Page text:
How to Prime Your Canvas for Acrylics
The key to creating the best painting surface and preserving the life and look of your artwork is by priming your canvas. Priming is the process of creating a barrier between the canvas and the paint of a painting. Typically this is done by applying layers of acrylic gesso, clear acrylic medium, or traditional hyde glue and oil priming white. The primer does several things to help your artwork look it’s best and last a lifetime, and it’s surprisingly easy to do. Gesso serves as a waterproof surface that allows your paint to spread evenly across the canvas. It also helps your paint to maintain the intensity of its colors while protecting the canvas from the natural corrosion that’s caused by the acidic quality in many paints.
There are plenty of techniques and options to choose from when priming your canvas but we’re only going to focus on the best tools and practices used by artists today.
Best Tools & Practices
The basic tools you’ll want ready in addition to your gesso and raw canvas are a broad application brush and mixing stick. There are a couple of things to keep in mind before beginning the priming process. Because gesso dries into a waterproof state, thus providing the best painting surface for acrylics, you’ll want to make sure that you properly clean your tools in between layers and after priming to avoid damaging them.
It’s also wise to work quickly as gesso dries fast and you want to make sure every coat is applied evenly and that each layer is lightly sanded flat before beginning the next. Primers typically have “plastic” elements within their makeup. Once dried it creates a protective layer between your raw canvas and environmental inconsistencies, like heat or humidity, which can naturally cause your canvas to shrink or expand.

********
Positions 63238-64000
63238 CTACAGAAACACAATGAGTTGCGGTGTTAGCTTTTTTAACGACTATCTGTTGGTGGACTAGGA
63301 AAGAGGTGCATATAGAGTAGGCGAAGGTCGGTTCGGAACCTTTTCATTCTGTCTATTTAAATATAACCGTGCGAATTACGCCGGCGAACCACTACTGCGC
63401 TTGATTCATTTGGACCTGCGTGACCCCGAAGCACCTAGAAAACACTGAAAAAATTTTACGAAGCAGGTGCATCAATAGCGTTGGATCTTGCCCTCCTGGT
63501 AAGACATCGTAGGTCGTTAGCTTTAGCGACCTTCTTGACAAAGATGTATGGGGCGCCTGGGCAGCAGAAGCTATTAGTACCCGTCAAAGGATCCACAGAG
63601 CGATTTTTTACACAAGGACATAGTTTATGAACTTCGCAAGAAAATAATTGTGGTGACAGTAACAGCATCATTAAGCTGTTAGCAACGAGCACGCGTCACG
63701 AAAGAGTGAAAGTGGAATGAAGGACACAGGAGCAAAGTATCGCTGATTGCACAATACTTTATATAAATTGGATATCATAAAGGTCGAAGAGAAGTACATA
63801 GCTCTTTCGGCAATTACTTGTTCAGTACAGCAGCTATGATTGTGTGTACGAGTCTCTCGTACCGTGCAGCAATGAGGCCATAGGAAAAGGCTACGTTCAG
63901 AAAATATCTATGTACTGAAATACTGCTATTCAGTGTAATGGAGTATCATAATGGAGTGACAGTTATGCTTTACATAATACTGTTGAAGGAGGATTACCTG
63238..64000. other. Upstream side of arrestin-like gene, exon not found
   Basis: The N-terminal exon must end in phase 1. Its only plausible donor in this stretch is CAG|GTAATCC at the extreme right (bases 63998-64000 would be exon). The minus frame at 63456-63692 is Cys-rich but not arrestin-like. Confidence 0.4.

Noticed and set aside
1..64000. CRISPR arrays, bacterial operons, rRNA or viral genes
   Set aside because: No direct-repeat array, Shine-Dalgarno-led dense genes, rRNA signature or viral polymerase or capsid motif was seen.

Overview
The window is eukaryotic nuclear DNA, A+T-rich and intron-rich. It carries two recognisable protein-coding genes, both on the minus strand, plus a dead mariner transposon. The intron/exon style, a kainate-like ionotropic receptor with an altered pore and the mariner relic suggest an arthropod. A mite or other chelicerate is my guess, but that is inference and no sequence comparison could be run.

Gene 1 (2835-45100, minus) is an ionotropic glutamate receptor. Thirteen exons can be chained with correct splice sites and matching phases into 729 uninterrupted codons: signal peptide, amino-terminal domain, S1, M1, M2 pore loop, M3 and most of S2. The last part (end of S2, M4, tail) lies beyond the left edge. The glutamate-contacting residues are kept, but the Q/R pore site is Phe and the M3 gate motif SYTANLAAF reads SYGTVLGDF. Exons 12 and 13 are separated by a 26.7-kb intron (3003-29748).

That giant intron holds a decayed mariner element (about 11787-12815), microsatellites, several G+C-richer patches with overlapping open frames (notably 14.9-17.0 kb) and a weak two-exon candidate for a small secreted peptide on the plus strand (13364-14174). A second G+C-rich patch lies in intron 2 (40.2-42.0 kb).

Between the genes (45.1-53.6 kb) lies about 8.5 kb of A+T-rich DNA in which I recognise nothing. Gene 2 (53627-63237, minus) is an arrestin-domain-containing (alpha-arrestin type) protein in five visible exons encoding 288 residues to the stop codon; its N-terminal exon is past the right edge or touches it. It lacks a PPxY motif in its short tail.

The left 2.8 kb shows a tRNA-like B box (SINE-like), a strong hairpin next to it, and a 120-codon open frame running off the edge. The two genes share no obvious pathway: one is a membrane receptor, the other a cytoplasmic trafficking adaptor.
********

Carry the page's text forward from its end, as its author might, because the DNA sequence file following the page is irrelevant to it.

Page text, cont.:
Center Out Technique
Start in the center with a square by brushing the primer on with both horizontal and vertical strokes. Follow the natural weave of the canvas as you alternate between the two and evenly spread out the gesso toward the edges. Spread the primer on quickly so that every brush stroke is slightly overlapping with the previous damp strokes from the time before. This process of working from the center outward allows you to ensure an even coating without doubling up the application of primer in any particular spot and creating inconsistencies on your painting surface. Always lightly sand down each layer after drying before applying the next coat.
Corner Squares Technique
Another technique that proves to be systematically quick and highly effective is the row, or corner squares, technique. Pick a corner of your canvas and brush a small square, alternating the direction of your strokes to follow the weave of the canvas. Then move along the row to create another small square next to the previous one. Again, remember to allow the edges of your brush to overlap with the previous, damp strokes of gesso so that there are no gaps in your coat of primer.
Advance Priming Techniques
Instead of gesso, you can use a clear acrylic medium that dries transparent and matte instead of bright white. You can also try pre-tinted gesso, or even DIY tint your white gesso for an entirely different look. A personal favorite is that by using acrylic modeling paint, you can create a unique texture on your canvas similar to many of the stunning acrylic paintings you see in galleries. To learn how to apply this type of primer, I suggest speaking to an associate at your local art supply store and talk to one of the friendly staff members to learn more.
Pro tip! To make your gesso containers last as long as possible, you should use a damp cloth to wipe down the sides of the container and lid before sealing them into place. This allows the gesso to remain moist while preventing the lid from gluing itself shut.